In a column titled, “The Economic Uses of Al Gore“, The Wall Street Journal’s Holman Jenkins, Jr. compares Al Gore’s economic motives versus his stated sincerity to solve the “climate crisis”:
Last spring Tennessee Republican Rep. Marsha Blackburn asked Al Gore during a House hearing if his investments in green energy meant he would benefit personally from cap and trade.
“If you believe that the reason I have been working on this issue for 30 years is because of greed, you don’t know me,” Mr. Gore responded (and, yes, according to two reporters present, he sighed).
Mr. Gore is quite right that his arguments should be judged on their merits, not on his investments. He’s wrong to think his investments are irrelevant, and, even more, that sincerity is dispositive of anything. Sincerity is no substitute for disinterestedness.
Here are a couple questions: When so much of his position and prestige are invested in a predicted climate crisis, is Mr. Gore likely to be open to contrary evidence? Is he likely to be particularly fastidious about whether proposed steps will actually have an effect on global warming if they also happen to benefit his investments?
Ms. Blackburn’s challenge was in a sense late. Mr. Gore long ago jumped over to the side where salesmanship, by whatever means, was the trumping priority. As far back as 1989, he insisted there was “no dispute worthy of recognition” about the danger of manmade climate change. By now, he titularly heads a vast establishment with a stake in one side of the argument.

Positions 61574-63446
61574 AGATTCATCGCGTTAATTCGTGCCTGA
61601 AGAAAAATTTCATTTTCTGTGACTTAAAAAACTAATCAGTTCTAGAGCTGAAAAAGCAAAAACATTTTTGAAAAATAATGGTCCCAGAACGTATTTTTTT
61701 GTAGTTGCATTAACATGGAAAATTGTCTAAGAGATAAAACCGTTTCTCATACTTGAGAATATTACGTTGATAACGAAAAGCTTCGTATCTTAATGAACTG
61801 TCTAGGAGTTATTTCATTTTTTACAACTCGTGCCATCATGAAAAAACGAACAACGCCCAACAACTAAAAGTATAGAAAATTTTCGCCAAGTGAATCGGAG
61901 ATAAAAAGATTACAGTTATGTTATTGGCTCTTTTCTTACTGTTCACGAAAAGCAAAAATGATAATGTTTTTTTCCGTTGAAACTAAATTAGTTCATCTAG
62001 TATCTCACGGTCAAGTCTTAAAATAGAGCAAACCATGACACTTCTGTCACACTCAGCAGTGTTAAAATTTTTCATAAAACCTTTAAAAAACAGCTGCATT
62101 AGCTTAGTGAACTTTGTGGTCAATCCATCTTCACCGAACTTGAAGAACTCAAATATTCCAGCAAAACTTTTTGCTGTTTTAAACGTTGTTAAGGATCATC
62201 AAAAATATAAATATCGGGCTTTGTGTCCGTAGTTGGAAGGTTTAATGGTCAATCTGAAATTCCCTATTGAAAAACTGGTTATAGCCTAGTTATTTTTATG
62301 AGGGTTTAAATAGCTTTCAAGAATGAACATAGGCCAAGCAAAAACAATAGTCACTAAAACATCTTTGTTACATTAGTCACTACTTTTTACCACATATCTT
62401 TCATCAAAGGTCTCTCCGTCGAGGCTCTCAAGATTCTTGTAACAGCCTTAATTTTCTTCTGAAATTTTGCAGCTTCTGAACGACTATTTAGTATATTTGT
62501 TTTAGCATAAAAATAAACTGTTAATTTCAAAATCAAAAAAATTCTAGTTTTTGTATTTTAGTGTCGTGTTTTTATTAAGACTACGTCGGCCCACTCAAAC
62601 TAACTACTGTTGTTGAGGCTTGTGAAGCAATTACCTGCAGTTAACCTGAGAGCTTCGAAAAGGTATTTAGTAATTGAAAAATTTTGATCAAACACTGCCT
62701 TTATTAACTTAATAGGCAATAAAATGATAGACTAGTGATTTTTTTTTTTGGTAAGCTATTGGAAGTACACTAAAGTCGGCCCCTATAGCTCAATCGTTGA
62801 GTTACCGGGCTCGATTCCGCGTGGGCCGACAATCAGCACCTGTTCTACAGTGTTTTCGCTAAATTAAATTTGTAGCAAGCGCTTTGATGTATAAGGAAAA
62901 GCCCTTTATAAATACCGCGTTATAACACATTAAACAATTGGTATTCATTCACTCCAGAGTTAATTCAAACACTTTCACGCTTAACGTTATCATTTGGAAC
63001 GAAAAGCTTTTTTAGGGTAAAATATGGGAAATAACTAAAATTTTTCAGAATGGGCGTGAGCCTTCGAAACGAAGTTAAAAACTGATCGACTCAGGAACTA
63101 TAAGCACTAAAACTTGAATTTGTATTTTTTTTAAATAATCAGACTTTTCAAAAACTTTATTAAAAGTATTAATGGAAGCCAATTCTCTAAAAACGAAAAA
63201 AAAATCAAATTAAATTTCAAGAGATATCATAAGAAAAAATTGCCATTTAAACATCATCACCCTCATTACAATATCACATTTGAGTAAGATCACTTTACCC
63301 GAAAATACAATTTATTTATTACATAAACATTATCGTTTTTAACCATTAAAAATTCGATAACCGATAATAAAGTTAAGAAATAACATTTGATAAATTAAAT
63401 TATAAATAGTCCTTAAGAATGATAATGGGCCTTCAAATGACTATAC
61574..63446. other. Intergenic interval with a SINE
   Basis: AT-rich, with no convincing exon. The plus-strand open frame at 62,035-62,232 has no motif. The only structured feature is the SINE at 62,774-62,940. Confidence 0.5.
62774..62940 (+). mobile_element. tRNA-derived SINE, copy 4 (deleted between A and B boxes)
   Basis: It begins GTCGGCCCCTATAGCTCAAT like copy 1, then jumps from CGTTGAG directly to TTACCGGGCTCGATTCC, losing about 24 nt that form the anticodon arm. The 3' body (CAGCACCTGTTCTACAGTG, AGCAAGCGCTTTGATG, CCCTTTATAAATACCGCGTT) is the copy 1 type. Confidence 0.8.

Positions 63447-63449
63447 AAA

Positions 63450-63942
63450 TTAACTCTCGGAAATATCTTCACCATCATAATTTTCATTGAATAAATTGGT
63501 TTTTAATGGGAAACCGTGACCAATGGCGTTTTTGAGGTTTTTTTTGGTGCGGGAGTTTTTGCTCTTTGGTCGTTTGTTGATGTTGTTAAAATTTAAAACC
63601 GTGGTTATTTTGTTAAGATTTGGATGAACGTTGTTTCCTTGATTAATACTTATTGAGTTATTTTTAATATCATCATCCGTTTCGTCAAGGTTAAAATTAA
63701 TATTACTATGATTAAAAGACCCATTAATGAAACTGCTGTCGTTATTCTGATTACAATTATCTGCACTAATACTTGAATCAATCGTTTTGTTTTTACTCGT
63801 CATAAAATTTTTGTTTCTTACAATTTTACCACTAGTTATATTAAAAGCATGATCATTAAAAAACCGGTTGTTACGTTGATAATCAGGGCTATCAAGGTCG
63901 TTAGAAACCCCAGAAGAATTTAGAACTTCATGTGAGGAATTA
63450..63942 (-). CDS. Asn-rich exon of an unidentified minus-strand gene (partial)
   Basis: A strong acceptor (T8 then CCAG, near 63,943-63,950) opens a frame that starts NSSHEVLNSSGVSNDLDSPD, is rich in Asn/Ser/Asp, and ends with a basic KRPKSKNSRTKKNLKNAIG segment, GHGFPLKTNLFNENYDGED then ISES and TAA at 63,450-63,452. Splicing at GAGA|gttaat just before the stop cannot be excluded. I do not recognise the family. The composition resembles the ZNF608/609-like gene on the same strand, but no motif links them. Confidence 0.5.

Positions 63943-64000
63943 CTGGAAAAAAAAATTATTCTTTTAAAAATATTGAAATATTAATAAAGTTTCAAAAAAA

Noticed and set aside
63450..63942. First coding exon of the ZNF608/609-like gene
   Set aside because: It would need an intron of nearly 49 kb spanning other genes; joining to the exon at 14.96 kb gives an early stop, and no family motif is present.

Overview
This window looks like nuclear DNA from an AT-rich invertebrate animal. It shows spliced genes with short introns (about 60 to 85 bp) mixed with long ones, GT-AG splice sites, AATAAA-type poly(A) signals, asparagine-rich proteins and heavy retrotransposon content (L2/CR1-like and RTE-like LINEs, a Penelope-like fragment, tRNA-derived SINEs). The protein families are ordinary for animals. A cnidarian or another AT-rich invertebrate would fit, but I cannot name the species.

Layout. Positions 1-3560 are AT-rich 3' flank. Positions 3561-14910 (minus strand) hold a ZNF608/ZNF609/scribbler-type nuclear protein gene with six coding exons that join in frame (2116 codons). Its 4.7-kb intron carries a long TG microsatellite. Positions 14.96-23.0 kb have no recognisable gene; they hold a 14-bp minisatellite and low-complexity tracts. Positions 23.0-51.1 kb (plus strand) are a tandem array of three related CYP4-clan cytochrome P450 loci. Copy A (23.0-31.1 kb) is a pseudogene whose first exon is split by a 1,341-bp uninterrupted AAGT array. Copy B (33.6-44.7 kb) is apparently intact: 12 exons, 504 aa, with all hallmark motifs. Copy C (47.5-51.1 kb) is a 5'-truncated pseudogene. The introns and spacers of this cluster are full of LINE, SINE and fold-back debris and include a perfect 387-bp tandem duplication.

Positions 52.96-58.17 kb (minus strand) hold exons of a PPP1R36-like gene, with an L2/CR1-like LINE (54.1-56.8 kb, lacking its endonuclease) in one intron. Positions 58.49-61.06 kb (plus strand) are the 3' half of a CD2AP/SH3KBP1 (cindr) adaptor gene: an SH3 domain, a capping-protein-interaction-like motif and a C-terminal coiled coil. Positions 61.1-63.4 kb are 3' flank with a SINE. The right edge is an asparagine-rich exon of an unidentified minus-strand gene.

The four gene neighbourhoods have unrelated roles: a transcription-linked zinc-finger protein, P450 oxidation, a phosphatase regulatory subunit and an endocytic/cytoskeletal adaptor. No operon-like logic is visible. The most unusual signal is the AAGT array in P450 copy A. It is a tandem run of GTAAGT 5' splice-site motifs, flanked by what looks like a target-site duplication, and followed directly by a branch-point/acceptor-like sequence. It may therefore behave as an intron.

Notice, for instance, after a decade in which the earth appears to have stopped warming and even cooled, that global warming advocates have rushed to embrace a computer simulation that predicts this cooling (in retrospect, of course) and allows for indefinite future cooling, even while assuring that the world is destined to face disastrous warming anyway. Isn’t this what forecasters of doom have done since time immemorial when their deadlines for doom haven’t been met?
Mr. Gore’s own predictions of a climate catastrophe have not lessened, but every time he opens his mouth, the costs of meeting the emergency become easier and easier to swallow. They aren’t even costs anymore; as he says in his new book, they are “profits.”
All policy salesmanship naturally defaults toward the proposition of huge benefits and negligible costs (i.e., free lunchism). Isn’t that where Al Gore is today?
Mr. Gore notes that he has poured his own money into two climate action nonprofits, but, whatever his self-felt motives, aren’t these nonprofits functionally propaganda arms (i.e., advertising) that benefit his for-profit investments?
Then, after going over some of the most recent science that runs contrary to Al Gore’s position, Jenkins concludes:
…we have been convinced that the scientific questions are interesting and irrelevant, since it was never in the cards that Western societies (or Brazil or India or China) would sacrifice economic growth for the uncertain benefits of fighting climate change. Unable to do anything meaningful about climate change, policy would therefore default to satisfying the demand of organized interests for climate pork.
Isn’t that, however much he may be distracted by feelings of sincerity, exactly the economic function of Mr. Gore today?
Read it all at The Wall Street Journal.
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